In 2018-19, the School of Education headcount remained relatively stable in the number of enrolled Education program major/concentration/minor students as compared to the previous year, with one exception: there was a marked increase in secondary education students
Retention of education students is a high priority in the School of Education. Our faculty and academic advisors worked diligently in 2018-19 to help students navigate their education coursework and programs. As of September 4, 2019, ITS Data Warehouse retention reports show the School of Education leads the pack in Fall 2018-to-Fall 2019 retention rates of all colleges and schools at 76%.
Last year, 336 traditional and Alternative Licensure Program (ALP) School of Education students comleted program requirements including student teaching. Of those reporting their new teaching jobs to us, the top four districts in which they were hired were Denver Public Schools, Jefferson County Schools, Brighton School District 27J, and Aurora Public Schools.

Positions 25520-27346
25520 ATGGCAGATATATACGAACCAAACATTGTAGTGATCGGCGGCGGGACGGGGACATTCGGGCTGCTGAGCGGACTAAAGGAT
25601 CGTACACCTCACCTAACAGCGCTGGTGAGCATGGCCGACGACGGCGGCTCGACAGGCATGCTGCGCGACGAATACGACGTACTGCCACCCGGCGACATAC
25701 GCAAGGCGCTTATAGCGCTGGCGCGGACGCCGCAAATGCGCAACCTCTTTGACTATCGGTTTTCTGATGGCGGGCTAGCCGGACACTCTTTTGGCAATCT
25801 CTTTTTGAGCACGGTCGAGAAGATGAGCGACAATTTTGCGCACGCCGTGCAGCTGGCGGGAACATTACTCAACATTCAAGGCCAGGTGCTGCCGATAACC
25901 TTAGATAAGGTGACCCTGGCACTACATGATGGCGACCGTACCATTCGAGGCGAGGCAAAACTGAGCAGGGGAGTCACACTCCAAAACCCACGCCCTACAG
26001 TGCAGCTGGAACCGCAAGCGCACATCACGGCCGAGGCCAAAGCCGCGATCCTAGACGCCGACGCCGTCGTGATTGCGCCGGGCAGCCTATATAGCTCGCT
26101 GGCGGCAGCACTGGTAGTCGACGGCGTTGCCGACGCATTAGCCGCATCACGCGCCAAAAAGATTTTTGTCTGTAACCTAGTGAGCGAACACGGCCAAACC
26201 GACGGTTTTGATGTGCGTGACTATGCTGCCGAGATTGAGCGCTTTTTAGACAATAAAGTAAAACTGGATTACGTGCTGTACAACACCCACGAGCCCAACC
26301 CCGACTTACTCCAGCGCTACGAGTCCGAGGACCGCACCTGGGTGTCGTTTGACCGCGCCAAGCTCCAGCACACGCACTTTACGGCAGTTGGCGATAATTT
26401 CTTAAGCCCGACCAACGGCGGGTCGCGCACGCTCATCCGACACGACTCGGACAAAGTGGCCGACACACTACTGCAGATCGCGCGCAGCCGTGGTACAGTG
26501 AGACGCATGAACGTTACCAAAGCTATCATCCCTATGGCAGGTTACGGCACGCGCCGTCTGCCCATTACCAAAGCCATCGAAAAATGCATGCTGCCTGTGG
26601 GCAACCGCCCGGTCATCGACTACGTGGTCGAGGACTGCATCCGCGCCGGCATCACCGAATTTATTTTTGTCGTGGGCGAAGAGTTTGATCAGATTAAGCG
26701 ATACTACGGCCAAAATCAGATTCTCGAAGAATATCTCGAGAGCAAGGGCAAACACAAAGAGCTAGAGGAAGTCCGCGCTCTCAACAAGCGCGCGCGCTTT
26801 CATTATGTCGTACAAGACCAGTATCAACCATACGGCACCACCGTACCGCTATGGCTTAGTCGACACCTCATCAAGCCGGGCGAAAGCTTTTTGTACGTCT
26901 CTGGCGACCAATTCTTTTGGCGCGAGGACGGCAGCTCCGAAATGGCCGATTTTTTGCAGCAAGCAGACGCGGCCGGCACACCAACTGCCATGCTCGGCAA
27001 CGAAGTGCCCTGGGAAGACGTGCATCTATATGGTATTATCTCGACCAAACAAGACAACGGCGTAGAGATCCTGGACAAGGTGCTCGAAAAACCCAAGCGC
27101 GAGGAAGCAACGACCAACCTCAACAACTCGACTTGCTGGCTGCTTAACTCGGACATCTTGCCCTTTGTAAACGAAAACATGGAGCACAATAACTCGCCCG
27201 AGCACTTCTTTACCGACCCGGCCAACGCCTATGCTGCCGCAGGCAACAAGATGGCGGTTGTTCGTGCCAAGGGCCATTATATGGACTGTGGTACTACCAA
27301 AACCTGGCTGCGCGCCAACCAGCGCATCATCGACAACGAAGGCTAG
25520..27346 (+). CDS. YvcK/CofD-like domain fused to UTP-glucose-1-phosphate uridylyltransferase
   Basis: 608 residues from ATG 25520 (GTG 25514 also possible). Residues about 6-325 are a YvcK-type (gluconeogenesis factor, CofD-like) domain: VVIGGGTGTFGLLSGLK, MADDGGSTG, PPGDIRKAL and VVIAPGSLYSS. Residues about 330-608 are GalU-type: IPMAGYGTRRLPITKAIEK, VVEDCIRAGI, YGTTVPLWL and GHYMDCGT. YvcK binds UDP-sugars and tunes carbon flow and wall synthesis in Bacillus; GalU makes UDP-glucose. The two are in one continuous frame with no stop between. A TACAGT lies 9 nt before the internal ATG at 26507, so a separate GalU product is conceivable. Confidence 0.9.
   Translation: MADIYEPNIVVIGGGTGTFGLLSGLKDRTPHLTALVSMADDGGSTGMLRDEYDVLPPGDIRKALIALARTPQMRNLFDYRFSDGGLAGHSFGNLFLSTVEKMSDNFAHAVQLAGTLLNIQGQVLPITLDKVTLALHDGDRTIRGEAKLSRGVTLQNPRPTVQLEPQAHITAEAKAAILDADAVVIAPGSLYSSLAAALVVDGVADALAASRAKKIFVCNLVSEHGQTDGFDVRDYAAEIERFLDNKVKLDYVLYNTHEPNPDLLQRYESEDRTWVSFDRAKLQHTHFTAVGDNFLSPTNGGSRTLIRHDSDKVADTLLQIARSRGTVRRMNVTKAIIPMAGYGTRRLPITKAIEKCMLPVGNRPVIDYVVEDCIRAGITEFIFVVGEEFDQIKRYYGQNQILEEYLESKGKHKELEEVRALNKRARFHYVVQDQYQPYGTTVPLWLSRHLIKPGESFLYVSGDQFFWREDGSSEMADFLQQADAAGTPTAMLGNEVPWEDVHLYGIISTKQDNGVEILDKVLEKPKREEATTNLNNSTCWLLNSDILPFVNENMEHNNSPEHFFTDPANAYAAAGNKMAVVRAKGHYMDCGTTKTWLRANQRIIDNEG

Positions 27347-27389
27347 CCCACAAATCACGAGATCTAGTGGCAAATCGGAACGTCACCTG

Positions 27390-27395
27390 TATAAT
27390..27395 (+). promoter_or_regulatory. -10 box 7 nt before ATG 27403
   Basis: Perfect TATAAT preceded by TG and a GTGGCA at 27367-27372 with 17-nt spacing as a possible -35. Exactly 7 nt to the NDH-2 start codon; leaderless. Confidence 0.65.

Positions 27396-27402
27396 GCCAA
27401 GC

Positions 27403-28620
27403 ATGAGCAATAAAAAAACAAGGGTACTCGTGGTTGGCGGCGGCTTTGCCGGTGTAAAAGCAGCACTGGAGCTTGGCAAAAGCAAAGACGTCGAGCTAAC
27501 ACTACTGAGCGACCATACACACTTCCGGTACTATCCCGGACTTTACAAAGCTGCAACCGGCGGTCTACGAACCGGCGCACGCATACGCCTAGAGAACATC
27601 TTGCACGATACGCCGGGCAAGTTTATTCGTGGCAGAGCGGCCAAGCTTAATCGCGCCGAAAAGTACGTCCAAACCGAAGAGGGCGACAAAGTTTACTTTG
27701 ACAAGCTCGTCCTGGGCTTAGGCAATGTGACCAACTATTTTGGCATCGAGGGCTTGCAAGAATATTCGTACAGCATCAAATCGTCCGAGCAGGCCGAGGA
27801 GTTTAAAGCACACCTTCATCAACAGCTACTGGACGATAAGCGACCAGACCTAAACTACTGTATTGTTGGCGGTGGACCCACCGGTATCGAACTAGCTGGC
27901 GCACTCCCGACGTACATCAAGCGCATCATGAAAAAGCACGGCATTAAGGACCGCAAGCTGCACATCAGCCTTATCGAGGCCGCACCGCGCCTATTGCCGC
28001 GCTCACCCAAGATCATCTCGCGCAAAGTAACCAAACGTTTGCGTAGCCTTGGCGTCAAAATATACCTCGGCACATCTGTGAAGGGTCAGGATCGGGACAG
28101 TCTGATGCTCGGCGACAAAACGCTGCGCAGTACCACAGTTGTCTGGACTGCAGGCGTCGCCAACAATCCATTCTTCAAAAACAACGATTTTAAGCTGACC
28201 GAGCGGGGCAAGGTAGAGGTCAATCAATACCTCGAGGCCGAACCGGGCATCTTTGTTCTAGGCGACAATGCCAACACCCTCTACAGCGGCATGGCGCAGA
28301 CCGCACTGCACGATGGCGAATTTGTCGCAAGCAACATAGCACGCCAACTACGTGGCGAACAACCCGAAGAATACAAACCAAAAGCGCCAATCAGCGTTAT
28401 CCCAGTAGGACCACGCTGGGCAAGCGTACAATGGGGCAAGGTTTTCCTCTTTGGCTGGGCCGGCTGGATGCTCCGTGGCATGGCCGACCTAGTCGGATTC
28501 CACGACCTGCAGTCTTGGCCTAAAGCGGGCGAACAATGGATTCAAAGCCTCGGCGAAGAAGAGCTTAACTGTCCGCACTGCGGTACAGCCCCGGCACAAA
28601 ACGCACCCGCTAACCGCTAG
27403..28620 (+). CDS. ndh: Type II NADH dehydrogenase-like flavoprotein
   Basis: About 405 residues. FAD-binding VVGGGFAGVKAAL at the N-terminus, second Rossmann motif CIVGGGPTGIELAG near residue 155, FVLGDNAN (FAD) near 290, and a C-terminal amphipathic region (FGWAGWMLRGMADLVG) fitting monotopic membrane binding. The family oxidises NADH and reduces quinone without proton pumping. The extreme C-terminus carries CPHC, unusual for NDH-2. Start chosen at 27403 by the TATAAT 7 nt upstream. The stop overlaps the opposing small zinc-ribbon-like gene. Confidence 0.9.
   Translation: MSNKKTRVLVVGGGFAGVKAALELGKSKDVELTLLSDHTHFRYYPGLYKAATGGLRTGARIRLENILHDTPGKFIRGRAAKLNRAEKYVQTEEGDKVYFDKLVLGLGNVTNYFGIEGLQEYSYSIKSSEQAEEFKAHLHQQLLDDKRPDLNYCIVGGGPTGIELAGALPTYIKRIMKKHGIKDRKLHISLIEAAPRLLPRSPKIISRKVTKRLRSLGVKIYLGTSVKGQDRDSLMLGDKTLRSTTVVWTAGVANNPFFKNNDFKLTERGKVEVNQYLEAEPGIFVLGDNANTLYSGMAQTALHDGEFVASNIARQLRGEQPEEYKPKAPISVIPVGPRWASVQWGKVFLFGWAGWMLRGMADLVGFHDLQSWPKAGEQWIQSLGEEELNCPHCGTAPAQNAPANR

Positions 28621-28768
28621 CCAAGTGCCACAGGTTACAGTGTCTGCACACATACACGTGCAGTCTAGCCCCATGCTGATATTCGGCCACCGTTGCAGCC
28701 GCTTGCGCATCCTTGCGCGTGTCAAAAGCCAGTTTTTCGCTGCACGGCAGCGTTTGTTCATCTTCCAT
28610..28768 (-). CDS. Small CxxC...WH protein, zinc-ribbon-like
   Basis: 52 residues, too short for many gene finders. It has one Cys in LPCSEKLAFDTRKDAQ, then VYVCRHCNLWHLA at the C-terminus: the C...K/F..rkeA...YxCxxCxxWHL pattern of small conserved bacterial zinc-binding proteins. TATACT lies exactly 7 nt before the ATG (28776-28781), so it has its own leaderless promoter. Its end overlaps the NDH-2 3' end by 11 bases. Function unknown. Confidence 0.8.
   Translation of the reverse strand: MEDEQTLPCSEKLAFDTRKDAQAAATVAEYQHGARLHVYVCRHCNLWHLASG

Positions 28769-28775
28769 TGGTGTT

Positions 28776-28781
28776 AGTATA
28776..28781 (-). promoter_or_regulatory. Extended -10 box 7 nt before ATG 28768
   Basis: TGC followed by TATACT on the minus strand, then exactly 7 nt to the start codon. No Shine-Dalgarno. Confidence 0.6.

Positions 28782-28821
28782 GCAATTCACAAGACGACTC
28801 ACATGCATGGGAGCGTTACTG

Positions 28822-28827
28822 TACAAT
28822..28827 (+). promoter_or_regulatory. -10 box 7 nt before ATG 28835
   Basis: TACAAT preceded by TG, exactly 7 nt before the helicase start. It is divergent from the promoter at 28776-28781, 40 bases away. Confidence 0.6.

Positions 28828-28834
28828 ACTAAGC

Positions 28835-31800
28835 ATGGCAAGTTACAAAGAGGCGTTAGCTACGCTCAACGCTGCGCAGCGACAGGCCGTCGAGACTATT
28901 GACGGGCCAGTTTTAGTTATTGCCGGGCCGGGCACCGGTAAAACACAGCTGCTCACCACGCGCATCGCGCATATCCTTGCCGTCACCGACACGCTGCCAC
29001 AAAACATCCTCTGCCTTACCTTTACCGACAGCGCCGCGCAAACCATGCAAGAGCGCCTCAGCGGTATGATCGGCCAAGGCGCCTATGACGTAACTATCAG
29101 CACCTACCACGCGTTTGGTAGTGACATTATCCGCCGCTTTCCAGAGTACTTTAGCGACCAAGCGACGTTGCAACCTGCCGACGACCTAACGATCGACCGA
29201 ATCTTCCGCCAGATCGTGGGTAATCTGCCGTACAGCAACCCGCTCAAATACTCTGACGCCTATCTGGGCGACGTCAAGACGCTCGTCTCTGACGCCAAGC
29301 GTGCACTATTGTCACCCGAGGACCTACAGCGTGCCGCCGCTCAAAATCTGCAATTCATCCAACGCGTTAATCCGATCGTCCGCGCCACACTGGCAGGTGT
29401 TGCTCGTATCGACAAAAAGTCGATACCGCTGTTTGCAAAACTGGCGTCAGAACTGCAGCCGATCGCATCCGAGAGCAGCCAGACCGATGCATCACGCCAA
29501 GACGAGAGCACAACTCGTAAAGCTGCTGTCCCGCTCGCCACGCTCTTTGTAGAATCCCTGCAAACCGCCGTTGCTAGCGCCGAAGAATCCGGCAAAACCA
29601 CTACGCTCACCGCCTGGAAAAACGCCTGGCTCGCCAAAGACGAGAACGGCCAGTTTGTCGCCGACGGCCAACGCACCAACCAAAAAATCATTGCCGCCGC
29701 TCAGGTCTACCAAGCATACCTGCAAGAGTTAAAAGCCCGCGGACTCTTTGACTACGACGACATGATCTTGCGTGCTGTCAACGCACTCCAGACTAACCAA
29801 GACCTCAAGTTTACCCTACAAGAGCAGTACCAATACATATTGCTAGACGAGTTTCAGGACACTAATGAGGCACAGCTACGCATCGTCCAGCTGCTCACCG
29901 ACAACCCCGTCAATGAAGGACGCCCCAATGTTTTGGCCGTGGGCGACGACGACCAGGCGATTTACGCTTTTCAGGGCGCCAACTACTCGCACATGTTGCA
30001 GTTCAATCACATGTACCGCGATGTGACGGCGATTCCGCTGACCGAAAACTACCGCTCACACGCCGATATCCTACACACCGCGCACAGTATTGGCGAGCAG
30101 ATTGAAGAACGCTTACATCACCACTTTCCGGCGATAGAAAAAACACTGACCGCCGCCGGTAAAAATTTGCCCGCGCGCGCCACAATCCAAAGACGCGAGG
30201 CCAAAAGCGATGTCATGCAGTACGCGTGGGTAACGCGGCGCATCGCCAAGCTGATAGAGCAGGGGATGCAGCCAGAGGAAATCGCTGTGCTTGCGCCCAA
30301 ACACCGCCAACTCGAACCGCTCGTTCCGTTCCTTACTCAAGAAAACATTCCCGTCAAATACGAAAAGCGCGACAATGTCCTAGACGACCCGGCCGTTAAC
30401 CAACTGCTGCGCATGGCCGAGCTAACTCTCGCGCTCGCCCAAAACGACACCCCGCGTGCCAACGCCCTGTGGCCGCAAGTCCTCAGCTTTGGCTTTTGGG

Understanding the need for more educators in targeted fields, particularly math and science, in 2017-18 faculty from the SOE and the College of Letters, Arts, and Sciences (LAS) continued their collaboration in implementing a National Science Foundation (NSF) grant of approximately $1.2 million that will increase the number of students from traditionally underrepresented groups who are preparing to teach in STEM fields.
School of Education faculty were busy in 2018-19 with professional development, grants, and other scholarly activities. The dean also was involved in grant writing, publishing, and professional presentations. She had a peer reviewed book chapter published, presented at a national conference, and was the Principal Investigator of a $200,000 Daniels’ Fund grant.
TED 1 – Elementary Education & Literacy